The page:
Black high-school student attacked and subjected to racial slurs on public transit bus, Denver Public Schools says
Originally posted on Chalkbeat by Melanie Asmar on August 25, 2017
An African-American South High School student was “subjected to racial slurs and physically attacked” by an older white man on a public transit bus after school Wednesday, according to a statement released by Denver Public Schools.
“We are outraged and deeply concerned about this apparently racially motivated attack on one of our students,” Superintendent Tom Boasberg said in the statement.
Witnesses said the attacker appeared to single out the student based on race, according to the statement. Bus passengers, including other students, intervened and the attacker left the bus, it says. The student recovered, the statement says, and was able to return to school the next day.
Boasberg said he’d spoken with the Denver police chief and that DPS is working closely with the police and the Regional Transportation District to identify the alleged attacker.
He added that once a suspect is apprehended, the school district would continue to work with the police “to ensure the assailant is prosecuted to the fullest extent of the law.”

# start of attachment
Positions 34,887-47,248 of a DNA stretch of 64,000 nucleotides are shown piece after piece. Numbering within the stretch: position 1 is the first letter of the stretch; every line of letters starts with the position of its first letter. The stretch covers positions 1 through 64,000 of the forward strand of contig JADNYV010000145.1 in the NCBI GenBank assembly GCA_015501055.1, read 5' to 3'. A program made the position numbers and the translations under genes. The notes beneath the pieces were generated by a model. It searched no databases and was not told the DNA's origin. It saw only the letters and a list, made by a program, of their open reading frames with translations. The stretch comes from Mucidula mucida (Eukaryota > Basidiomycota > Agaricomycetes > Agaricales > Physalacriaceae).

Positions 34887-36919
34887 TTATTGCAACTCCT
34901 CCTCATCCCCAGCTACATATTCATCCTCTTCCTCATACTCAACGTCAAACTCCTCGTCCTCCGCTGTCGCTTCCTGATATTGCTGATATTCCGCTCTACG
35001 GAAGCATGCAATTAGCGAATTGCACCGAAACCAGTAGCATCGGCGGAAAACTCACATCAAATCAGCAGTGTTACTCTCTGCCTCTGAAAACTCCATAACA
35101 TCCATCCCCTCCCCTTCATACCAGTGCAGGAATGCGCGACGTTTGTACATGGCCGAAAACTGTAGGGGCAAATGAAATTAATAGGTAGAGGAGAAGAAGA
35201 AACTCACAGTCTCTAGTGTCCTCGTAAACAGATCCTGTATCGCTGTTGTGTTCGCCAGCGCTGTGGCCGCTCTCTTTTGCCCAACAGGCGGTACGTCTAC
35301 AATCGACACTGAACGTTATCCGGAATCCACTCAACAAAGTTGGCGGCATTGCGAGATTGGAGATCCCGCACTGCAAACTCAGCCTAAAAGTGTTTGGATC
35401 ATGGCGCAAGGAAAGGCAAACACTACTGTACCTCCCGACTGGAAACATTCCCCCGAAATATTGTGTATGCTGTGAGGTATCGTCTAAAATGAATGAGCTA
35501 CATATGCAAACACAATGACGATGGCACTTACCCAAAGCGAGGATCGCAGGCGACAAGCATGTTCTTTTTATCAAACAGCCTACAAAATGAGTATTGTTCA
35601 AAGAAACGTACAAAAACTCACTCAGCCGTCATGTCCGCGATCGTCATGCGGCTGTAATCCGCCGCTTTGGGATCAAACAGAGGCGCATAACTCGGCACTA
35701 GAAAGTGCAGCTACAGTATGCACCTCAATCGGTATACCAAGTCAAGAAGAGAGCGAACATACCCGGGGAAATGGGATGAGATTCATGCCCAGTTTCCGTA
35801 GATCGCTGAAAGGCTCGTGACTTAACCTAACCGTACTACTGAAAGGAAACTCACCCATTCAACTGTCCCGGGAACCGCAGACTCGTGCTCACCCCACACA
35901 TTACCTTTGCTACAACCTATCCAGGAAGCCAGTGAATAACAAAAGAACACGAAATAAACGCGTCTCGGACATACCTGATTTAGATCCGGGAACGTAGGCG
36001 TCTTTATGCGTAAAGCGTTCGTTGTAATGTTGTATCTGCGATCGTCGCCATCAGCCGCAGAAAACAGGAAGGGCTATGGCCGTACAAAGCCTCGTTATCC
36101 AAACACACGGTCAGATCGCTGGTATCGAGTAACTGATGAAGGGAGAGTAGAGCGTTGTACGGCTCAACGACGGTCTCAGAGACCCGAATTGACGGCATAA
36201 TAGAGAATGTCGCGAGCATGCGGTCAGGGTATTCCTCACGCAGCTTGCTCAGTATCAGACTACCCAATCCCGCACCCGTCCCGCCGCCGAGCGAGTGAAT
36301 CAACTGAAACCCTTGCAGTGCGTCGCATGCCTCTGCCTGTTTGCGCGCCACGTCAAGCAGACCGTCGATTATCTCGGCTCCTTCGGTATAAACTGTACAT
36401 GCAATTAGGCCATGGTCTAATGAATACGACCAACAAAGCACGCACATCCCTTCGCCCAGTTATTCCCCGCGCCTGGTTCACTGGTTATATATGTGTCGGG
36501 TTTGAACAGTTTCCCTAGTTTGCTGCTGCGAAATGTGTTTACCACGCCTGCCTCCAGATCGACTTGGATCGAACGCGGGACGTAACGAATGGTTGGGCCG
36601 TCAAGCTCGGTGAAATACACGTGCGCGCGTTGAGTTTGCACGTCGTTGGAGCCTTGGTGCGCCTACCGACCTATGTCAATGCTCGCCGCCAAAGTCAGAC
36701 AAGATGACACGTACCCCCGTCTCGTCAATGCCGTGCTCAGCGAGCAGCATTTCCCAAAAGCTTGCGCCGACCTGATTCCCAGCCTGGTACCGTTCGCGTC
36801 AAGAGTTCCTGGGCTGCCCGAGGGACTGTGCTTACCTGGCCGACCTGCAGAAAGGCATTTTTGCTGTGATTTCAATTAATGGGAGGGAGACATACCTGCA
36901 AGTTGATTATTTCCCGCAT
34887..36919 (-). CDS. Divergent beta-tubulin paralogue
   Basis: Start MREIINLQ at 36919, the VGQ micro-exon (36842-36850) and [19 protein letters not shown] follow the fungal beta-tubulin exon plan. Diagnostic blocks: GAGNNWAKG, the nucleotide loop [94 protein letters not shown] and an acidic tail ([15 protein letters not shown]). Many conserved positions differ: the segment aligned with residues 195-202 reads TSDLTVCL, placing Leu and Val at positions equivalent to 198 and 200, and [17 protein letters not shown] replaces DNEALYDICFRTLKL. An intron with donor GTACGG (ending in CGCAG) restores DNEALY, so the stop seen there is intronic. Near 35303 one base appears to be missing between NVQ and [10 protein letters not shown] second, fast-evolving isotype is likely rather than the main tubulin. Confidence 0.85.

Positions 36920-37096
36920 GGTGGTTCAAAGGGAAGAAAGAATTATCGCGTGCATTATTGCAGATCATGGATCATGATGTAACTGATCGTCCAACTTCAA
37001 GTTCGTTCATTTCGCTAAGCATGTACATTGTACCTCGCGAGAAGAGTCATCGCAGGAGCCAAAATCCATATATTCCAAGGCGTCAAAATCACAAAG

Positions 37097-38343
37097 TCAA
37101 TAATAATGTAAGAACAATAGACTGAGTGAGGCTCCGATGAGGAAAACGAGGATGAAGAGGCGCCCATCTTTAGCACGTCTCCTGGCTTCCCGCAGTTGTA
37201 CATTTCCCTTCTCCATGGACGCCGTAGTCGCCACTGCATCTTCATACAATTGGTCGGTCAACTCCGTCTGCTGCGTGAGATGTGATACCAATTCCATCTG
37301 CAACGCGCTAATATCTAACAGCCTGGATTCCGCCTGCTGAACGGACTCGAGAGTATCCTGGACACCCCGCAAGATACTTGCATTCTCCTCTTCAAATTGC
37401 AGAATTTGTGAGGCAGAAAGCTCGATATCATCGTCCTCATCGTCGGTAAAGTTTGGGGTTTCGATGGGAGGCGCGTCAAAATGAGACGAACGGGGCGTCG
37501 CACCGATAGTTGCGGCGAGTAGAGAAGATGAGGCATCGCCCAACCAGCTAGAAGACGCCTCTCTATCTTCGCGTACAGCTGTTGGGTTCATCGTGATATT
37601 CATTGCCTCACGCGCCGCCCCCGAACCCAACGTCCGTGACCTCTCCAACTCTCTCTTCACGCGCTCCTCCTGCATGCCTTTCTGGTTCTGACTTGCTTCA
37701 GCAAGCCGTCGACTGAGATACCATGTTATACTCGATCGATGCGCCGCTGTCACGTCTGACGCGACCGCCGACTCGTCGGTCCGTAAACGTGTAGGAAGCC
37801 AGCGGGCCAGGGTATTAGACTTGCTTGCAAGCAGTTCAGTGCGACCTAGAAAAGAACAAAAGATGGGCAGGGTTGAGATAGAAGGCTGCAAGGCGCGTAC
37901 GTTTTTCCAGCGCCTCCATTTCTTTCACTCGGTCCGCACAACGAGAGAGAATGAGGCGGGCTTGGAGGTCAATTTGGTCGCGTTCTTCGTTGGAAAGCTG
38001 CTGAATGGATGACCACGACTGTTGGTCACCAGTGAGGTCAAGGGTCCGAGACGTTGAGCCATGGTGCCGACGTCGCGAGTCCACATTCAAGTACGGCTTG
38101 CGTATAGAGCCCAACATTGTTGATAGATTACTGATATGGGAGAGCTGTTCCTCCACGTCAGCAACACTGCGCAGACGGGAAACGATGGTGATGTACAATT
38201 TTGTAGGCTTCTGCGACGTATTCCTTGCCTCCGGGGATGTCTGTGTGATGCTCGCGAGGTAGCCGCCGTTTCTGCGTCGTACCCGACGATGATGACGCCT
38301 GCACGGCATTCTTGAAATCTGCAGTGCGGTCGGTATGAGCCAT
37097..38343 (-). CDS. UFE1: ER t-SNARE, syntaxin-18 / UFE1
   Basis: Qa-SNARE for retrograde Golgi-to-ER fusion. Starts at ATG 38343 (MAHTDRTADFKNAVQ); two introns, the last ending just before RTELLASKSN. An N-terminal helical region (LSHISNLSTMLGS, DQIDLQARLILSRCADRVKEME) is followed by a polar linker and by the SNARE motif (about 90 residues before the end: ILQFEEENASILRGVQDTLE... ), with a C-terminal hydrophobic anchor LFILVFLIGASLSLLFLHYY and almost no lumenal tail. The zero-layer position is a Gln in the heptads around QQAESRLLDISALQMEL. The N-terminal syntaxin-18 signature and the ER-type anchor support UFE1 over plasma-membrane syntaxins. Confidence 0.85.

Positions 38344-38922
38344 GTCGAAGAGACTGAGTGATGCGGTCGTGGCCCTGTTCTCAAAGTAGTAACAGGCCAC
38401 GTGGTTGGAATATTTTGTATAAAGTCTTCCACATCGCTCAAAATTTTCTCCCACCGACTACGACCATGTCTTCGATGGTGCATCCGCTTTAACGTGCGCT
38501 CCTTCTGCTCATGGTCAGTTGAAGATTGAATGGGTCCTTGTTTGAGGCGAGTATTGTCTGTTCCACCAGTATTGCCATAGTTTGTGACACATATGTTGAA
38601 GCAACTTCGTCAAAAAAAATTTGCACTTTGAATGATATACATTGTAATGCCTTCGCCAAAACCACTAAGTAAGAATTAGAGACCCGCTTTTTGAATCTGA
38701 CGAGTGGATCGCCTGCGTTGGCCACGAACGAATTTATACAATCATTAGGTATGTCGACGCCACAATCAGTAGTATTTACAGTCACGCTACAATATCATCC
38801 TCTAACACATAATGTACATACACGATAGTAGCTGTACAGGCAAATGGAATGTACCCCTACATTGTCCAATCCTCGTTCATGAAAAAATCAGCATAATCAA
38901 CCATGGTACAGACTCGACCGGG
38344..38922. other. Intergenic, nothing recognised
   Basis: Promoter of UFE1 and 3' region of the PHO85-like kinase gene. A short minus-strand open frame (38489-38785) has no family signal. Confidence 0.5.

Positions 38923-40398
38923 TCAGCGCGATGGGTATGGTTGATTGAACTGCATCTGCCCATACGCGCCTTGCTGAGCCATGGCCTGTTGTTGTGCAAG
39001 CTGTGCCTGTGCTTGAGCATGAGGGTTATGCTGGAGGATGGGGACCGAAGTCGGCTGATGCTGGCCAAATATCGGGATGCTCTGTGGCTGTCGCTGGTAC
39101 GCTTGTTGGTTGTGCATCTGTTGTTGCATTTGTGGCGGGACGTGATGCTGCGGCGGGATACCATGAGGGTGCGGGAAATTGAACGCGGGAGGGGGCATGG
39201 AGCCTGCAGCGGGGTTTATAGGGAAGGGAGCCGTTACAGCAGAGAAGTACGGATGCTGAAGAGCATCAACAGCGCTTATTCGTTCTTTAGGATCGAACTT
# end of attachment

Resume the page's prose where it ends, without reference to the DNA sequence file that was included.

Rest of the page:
RTD has committed to providing extra security on the bus route, the district’s statement says. DPS does not provide yellow bus service to its high school students but instead gives public bus passes to students attending their neighborhood school if they live more than 3.5 miles away.
“We wish to emphasize how rare such an incident as this is,” Boasberg said, “and that our students have been safe on hundreds of thousands of RTD rides over many years.”
The statement encourages anyone with information about the attack to contact Denver Police or the district’s anonymous Safe2Tell hotline at 1-877-542-7233.
Families and students who would like to discuss concerns related to this issue can also call the DPS Family and Community Helpline at 720-423-3054, the statement says.
Chalkbeat is a nonprofit news site covering educational change in public schools.